If you are new to wood carving don't immediately rush out and spend hundreds of
dollars in new tools. Many a fine carving has been done with as little as a
simple one or two bladed Jack knife. Besides, if you have a local carving club
in your area, members will happily lend you a knife until you get a feel for
what style of carving interests you and any specialized tools that may require.
The most important thing is that whatever knife or tool you use, that it be
sharp! (more on that later).
A Sharp Knife
By far, the most useful and universal carving tool is a sharp knife. Ideally, a good
general purpose carving knife should have about a 1 1/2 inch hardened steel
blade in something like a "Sheepsfoot" profile and have a comfortable handle to hold. The harder the
steel the longer it will keep it's sharp edge, but the more brittle the blade. A
good quality knife should have a Rockwell hardness somewhere between about Rc 58
and Rc 63. Anything softer and it will require frequent re-sharpening,
much harder and that fine edge will be chipping or snapping off.
Manufacturers such as "Flexcut" and "pfeil" offer a variety of good carving
knives at prices typically about $ 20 to $ 25. For some carving styles,
this one knife may be the only tool you ever need!
Basic Knife Cutting Strokes
Straightaway Cutting is just as the name suggests. The knife is held firmly
in a closed fist with
the sharp edge facing away from yourself and the blade is pushed away at an angle
into the wood with a slicing motion, using the full length of the blade. This is
a powerful stroke and is useful for quickly removing large amounts of material,
but be careful because you have very little control over the path of the
blade... if the wood splits or when the blade cuts free of the wood that sharp
edge will fling out dangerously. Never leave an arm or leg "down stream"
of the blade when using
Draw Cutting is used where more control is required. The knife is held in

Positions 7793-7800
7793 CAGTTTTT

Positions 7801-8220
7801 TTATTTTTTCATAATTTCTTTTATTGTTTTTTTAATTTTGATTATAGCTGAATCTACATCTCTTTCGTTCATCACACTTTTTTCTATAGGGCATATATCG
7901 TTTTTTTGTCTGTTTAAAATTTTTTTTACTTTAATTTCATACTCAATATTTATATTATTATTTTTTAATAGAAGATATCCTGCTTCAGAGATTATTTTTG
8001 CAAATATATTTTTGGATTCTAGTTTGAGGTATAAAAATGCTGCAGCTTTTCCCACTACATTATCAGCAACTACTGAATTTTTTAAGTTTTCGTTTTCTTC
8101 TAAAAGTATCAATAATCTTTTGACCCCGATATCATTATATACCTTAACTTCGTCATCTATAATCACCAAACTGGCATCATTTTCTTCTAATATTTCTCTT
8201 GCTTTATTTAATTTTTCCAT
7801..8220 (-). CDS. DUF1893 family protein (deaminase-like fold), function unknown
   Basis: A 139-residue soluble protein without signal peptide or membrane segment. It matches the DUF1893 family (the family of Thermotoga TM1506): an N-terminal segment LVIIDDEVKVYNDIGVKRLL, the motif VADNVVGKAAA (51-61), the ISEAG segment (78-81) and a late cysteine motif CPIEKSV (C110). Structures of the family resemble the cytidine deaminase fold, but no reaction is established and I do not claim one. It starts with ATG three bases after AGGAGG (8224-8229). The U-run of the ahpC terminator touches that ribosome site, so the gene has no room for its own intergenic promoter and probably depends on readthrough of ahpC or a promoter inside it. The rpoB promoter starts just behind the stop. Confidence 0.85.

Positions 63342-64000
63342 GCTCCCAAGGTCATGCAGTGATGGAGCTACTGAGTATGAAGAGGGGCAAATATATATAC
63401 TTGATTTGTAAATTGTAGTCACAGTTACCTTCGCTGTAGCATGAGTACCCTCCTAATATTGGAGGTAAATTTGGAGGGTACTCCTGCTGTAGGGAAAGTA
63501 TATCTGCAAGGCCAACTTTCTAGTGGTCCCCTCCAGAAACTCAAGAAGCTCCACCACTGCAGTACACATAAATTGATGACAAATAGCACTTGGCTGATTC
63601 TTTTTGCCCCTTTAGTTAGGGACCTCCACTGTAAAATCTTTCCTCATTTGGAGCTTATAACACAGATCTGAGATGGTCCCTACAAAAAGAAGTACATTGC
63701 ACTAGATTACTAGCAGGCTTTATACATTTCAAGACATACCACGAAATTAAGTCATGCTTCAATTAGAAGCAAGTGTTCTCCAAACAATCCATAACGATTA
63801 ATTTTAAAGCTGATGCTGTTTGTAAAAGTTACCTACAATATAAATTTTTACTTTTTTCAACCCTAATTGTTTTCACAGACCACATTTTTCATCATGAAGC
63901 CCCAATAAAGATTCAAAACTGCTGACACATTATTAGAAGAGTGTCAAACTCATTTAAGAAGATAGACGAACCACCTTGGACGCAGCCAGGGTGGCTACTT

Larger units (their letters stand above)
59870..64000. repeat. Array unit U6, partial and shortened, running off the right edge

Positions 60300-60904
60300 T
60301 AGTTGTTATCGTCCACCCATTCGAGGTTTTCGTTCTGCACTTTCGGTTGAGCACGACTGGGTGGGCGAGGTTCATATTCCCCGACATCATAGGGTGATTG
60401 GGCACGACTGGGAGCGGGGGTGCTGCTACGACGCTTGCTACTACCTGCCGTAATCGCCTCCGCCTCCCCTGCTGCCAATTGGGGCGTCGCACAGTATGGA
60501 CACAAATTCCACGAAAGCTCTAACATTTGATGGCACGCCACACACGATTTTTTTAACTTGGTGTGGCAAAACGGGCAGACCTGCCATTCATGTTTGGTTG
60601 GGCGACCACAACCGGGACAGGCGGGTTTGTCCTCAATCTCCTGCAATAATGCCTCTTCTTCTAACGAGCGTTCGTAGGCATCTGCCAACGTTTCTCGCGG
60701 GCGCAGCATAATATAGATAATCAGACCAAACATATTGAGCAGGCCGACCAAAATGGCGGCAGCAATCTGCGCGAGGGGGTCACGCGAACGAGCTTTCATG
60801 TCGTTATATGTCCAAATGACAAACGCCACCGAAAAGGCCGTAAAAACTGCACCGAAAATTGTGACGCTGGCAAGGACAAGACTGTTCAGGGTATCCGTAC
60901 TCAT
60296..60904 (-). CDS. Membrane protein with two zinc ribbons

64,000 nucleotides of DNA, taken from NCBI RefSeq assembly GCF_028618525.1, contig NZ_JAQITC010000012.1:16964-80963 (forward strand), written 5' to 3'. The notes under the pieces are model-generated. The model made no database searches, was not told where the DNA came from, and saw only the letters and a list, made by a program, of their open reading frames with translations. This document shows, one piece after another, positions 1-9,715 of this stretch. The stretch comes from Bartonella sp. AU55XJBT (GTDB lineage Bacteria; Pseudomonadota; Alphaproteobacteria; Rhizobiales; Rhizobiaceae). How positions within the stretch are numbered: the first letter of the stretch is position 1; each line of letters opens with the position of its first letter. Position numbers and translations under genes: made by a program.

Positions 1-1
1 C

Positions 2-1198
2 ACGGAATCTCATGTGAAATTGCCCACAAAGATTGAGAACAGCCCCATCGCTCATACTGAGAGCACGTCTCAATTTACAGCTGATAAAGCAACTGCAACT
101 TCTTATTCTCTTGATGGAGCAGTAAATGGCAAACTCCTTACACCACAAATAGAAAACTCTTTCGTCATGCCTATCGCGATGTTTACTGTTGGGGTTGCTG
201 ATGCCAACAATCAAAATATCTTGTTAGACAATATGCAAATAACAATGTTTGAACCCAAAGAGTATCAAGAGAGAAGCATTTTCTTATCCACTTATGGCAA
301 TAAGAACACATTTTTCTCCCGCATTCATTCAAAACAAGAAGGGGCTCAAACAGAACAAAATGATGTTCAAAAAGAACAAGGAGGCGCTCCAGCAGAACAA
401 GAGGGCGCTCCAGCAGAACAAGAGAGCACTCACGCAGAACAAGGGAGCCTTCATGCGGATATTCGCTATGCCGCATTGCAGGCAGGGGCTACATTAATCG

your curled fingers with the sharp edge facing the thumb. The thumb is then placed on
the end of the workpiece as an anchor point while the fist is slowly closed,
drawing the blade through the wood toward the thumb. A secretary's rubber
thimble or a little tape wrapped around the thumb may be good insurance here.
Thumb Push Holding the knife in a fist with the sharp edge facing
away, place the thumb along the back (dull) edge of the blade for additional
force. Resting the back of the fingers on the workpiece adds stability and
Stab Cut is used to produce heavy, deep cuts. The knife is held like
a dagger, sharp edge facing you with your thumb on the top end of the handle and
the blade projecting out of the bottom of a closed fist. As with straightaway
cutting, use care, this grip affords very little control.
most carvers, the V-tool is second only to the knife in its usefulness. The tool
is essentially two chisels joined at an angle to produce a "V" shaped groove as
it is pushed along with the point of the V cutting into the surface of the wood.
It is most often used to outline the lines and shapes in the wood the way a
pencil would on paper. It is also frequently used to produce flowing hair and
beard effects in figure and caricature carving.